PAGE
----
The whole point of SEO is boosting your business’s visibility and credibility. You want people to find you and you want them to implicitly trust in your products or services. However, most people have a very broad, general approach to SEO. And while there’s nothing wrong with generalizing, SEO strategies that are focused on global recognition don’t work too well for local appeal. Thankfully, SEO citations links can help realign marketing strategies to boost relevancy to localized searches.
But what are SEO citations links, and is there a difference between them and regular backlinks?
Links vs. Citations
There are two basic types of links: internal links and external links. Internal links refer to hyperlinks that lead to areas on the same page or domain. For instance, the table of Contents section in a Wikipedia article is a good example of internal links.
External links, on the other hand, are hyperlinks that lead to a website or page outside the domain. Sticking to our Wikipedia example, the References and External Links sections of a Wikipedia entry all contain external links i.e. links that, once clicked on, will lead the user to a different website outside of Wikipedia.
Links are actually one of the top two most important ranking factors for Google search engine results. They’re considered extremely important in SEO as they boost your page’s visibility and credibility. When other pages “mention” your business via a hosted link to your site, your site’s relevancy and quality improves in the eyes of a search engine.
A citation is a little simpler: it refers to any mention of your business name on any website, usually accompanied with key information such as your location, industry, and contact info, regardless of whether or not there are SEO citations links involved.
That, actually, is the biggest difference between links and citations. All links can be considered citations, but not all citations have links. For instance, by simply mentioning Wikipedia in this article, this post can now be considered a citation for it. But it can’t be considered a backlink simply because we haven’t actually linked to the actual website anywhere on this page.
Types of Local Citations
Local citations can be categorized into three types: major local business data platforms, geo/industry-specific platforms, and the wider web.
Major Local Business Data Platforms cater to local businesses citations found on specific local business data platforms that publish this sort of data i.e. Google My Business, Localeze, Infogroup, and even review-oriented sites like AirBNB and Yelp.
Geo or Industry-Specific Platforms host citations that help business owners appear to a more specified target audience or industry. Some examples of such platforms are chamber of commerce websites or university websites.
On the other hand, the Wider Web refers to supplementary citations listed on authoritative blogs, news sites, government databases and the like. These citations aren’t the type you can simply list yourself or request a listing on. Most are earned through merit or public interest.
And now that that’s out of the way, let’s finally address the bigger picture: why do citations matter, and how can they help with your website ranking?
Why Citations Matter
We mentioned earlier that quality links boost your website’s visibility and credibility. This, too, is true for citations (which is why they’re always getting mixed up). Local citations serve to inform others that your business exists, and this is how you can be contacted.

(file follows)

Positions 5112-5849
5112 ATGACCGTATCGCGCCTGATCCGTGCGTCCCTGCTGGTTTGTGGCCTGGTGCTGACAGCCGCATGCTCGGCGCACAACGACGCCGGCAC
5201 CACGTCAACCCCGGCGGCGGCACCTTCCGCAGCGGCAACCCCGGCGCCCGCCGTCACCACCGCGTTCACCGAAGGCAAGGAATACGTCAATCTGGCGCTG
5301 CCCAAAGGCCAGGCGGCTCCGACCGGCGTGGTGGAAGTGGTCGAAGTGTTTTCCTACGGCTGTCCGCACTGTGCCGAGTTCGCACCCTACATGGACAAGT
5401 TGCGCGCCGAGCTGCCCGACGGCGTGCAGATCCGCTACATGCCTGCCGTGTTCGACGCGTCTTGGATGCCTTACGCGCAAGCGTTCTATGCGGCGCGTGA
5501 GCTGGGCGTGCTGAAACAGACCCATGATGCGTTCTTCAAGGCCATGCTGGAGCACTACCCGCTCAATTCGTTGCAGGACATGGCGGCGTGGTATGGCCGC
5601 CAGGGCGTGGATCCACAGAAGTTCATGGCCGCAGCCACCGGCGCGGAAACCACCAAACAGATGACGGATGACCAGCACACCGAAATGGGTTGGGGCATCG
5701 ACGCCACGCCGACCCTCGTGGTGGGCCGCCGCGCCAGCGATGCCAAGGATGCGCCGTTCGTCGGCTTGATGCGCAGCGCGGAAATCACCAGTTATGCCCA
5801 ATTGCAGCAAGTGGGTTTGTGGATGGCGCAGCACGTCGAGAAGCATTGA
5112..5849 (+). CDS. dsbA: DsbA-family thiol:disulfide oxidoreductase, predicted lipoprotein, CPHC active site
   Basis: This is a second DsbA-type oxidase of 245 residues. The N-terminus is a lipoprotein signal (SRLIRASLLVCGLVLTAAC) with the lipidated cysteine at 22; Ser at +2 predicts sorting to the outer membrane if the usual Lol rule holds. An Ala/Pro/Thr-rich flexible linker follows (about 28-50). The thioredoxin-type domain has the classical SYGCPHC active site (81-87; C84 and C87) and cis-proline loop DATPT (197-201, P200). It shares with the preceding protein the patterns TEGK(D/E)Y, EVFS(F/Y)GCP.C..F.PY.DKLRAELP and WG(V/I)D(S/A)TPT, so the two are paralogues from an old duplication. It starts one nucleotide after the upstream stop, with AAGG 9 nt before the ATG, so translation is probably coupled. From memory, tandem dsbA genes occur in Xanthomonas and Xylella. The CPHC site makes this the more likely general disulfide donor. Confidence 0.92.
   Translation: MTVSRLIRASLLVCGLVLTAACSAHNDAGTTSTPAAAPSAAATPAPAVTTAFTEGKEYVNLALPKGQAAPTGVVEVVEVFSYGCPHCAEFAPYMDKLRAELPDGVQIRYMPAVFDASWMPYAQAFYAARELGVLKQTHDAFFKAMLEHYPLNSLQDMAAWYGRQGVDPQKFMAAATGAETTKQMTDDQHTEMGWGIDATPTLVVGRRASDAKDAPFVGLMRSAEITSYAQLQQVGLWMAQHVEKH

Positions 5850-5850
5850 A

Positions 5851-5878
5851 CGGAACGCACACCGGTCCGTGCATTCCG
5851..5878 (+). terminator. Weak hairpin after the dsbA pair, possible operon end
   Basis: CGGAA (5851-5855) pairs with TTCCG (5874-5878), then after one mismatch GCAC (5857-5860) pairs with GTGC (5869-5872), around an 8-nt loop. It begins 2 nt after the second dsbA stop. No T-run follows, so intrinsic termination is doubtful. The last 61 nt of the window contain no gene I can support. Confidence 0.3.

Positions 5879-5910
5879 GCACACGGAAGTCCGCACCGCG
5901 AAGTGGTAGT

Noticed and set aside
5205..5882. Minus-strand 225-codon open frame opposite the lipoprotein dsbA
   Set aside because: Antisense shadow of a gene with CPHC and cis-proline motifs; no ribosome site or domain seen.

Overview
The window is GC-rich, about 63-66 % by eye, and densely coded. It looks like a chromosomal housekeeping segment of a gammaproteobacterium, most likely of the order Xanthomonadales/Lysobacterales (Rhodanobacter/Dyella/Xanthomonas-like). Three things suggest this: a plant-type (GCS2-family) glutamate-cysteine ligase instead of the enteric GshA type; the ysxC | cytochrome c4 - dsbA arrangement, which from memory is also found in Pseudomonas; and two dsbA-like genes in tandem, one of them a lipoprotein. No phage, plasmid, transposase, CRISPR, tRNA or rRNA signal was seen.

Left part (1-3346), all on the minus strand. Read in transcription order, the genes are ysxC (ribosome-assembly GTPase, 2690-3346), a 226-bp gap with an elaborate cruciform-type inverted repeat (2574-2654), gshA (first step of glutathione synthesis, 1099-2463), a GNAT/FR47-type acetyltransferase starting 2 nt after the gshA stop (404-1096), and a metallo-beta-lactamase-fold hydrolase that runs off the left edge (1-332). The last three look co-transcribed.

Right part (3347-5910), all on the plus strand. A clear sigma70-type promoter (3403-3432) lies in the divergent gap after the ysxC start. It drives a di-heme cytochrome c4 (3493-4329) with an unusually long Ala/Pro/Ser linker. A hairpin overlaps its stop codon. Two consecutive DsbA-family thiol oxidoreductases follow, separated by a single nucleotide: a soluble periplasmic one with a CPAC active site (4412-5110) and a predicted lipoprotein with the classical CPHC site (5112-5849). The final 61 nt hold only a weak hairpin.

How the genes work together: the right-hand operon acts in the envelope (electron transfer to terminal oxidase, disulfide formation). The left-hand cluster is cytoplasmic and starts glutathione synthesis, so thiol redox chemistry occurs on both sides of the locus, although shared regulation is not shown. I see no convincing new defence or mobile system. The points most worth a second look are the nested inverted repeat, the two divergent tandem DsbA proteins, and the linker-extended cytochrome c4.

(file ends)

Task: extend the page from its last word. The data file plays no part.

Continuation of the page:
Why the emphasis on local?
Because no one living in Tennessee is going to call a plumber from Florida to fix their pipes.
If a citation for your business doesn’t strongly reflect where you’re based or whom you’re catering to, your prospects won’t consider you an option. But if you are accurately and clearly listed as, say, a Florida-based plumber, then the chances of homeowners in Florida giving you a call during plumbing emergencies is quite high.
The Takeaway: For a stronger online footprint, citations on both major local business data platforms and geo/industry-specific platforms are needed.
Ergo, accurate citations do more than just boost visibility and credibility. They increase your relevancy to the people who matter aka your potential customers. The more authoritative websites accurately cite your business, the better influence these citations will have on your local SERP ranking.
In other words (still sticking to the plumber example), you might not come up on the first page for a ‘best plumbers’ Google search, but with enough quality citations, you could land in the top five search results for ‘best plumbers in Florida.’
Final Thoughts on Citations
As with backlinks, there are good citations and damaging citations. The number of citations a business has certainly affects its rankings. However, if the accuracy of the data and the quality of the platform is questionable, the affect could be negative.
For instance, if website A says you don’t have a direct email address, website B says you have one, and website C lists two email addresses that are radically different from website B’s information, the inconsistency causes Google to question your legitimacy. Consequently, your rank goes down.
The same inaccuracy can also negatively affect potential customers who are trying to contact you. If different platforms list different phone numbers, all of which are disconnected or lead straight to voicemail, their prerequisite trust in you is already damaged. Hence, it’s important that you regularly check your citations for inaccuracies, and do whatever you can to correct misinformation ASAP.